Nashua also explained to us the historical context behind Koinonia farm, which was an important interracial community center founded in 1942 by Rev. Clarence Jordan. In those days, Koinonia farm was ahead of its time in that it was an intentionally desegregated Christian community. By that I mean, white and black people would work together receiving equal pay, eat together, and build their own houses together in this small community. In those times, Koinonia farm was a controversial and unpopular location for several local white residents, who boycotted all the goods produced by the farm because of its social integration. Rev. Jordan, its proud founder, thus began shipping out goods from the town, and came up with a double meaning slogan, “Help us send the nuts out of Georgia”. The people that resided in Koinonia farm experienced all types of racially motivated aggravations, such as gun shot firings into the farm and even bombs attacks by the Ku Klux Klan. Yet, Koinonia farm stands today, and people from all walks of life still communally eat together almost on a daily basis. The economically affordable houses built by the people of Koinonia, inspired one of its residents, Miller Fuller alongside his wife, to establish the organization Habitat for Humanity. Jubilee community, another interracial community, came after the Koinonia farm establishment as well.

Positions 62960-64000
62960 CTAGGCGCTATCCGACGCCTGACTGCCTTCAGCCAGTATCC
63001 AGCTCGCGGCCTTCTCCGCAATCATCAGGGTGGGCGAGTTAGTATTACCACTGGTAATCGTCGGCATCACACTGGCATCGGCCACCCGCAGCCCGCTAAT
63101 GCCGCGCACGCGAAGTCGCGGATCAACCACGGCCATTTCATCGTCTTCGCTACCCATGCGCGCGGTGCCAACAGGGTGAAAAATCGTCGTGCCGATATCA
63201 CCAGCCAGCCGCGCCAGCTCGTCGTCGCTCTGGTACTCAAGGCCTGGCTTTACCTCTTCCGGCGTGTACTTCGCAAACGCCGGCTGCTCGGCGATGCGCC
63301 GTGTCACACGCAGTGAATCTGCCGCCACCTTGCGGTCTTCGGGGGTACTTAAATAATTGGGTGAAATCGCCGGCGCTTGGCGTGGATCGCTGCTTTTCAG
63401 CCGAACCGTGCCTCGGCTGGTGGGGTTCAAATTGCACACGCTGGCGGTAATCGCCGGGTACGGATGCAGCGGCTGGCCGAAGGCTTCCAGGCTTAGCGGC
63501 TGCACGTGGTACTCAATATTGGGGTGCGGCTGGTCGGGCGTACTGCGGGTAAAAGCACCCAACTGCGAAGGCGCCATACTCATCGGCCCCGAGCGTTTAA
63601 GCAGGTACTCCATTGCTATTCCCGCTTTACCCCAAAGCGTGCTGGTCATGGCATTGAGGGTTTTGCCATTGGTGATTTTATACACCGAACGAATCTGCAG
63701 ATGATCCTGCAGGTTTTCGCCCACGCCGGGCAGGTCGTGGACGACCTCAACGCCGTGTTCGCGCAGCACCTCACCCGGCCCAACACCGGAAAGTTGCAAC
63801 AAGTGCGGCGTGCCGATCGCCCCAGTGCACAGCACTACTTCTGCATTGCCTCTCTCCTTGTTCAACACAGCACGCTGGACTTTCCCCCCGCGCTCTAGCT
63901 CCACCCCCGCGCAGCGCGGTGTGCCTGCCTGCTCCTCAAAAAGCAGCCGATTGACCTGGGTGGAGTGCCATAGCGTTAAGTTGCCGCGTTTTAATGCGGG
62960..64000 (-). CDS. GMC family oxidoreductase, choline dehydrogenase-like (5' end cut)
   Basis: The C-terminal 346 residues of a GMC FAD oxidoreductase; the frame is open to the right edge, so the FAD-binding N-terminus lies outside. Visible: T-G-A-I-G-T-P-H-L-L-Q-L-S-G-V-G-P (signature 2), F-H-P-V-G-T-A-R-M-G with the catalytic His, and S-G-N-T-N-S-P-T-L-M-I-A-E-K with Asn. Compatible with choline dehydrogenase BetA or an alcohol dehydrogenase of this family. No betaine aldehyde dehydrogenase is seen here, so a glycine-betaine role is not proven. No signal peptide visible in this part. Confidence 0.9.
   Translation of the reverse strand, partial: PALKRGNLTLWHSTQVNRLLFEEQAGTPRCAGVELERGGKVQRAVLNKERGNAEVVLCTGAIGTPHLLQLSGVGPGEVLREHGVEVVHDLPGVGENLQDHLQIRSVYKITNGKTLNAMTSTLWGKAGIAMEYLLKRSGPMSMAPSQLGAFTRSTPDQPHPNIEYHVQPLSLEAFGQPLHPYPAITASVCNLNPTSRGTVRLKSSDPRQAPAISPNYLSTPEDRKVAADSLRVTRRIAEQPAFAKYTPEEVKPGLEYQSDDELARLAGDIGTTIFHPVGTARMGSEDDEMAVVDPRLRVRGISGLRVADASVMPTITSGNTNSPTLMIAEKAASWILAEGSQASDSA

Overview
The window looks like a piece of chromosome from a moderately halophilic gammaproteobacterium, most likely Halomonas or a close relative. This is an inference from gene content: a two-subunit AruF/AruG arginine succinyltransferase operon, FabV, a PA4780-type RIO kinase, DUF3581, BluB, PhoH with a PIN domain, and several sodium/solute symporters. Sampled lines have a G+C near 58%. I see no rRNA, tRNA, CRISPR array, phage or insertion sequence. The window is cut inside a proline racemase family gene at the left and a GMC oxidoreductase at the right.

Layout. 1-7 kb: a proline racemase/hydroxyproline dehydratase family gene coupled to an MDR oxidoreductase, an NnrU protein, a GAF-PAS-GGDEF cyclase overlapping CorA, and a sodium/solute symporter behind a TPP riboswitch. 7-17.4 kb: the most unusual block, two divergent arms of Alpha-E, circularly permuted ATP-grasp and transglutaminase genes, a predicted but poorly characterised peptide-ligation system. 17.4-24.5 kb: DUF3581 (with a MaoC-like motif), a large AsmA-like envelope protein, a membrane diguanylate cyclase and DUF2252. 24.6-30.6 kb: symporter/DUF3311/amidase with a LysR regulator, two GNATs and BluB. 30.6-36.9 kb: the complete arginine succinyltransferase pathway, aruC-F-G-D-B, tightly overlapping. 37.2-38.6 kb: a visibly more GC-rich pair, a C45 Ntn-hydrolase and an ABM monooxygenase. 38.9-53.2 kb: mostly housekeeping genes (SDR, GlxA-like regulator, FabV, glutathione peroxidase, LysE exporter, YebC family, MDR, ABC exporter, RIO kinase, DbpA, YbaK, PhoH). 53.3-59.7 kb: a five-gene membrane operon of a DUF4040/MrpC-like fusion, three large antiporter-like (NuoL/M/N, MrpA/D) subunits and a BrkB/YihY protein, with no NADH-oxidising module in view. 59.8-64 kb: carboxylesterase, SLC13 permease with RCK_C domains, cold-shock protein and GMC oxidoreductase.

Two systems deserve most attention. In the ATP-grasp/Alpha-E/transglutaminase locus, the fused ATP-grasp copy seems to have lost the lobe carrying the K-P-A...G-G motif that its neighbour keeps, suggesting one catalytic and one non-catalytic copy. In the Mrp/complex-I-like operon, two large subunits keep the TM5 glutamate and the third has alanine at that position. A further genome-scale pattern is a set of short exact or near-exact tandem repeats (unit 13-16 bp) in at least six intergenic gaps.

Koinonia is currently visited by people all across the world, fascinated and completely captivated by its simplicity based on peace, love and joy. I was completely intrigued by this community, especially having seen a young white girl, wearing a long purple dress, walk nearby us. With her radiant smile, she walked barefoot as she beautifully sang a social justice freedom song. We all felt accepted with open doors from the first minute we walked into the social lunch location, where people were eating together as they usually do. The locals were in solidarity with our journey as we engaged in conversations with them. Koinonia farm was a good reminder to us, how we all may be different on the outside; but as people we hold the same feelings on the inside and have the capability to love one another as close brothers and sisters.
link to

Stateless People

Who is a Stateless Person? Someone who is undocumented in the U.S. - doesn't matter if you have lived here since you were an infant, if you do not "papers" you are stateless. There are Stateless people all over the world...


Tuesday, February 16, 2010

Innocent Voices
Tags: felipe

Posted on February 15, 2010 by felipe

February 15:

from Albany, GA

I’m exhausted! I’ve been carrying a huge physical load. Everyday we have to wake up early in the morning and walk -even though we have been going to sleep at 12 AM almost everyday. However, the emotional pain of our people is so great that I am having a hard time digesting it all. A few days ago we met a fifth grader, Oscar, who told me about his dream of becoming a therapist and his views on our plight. He is a gifted child that was sadly forced to understand the complexities of his reality. What I impressed me the most was his willingness to speak up about his struggle. When asked to talk in front of a crowd in a press conference he stood resolute to deliver the most heart breaking plea to the president. He said, “Please give my parents a chance. It would be too painful to lose them.”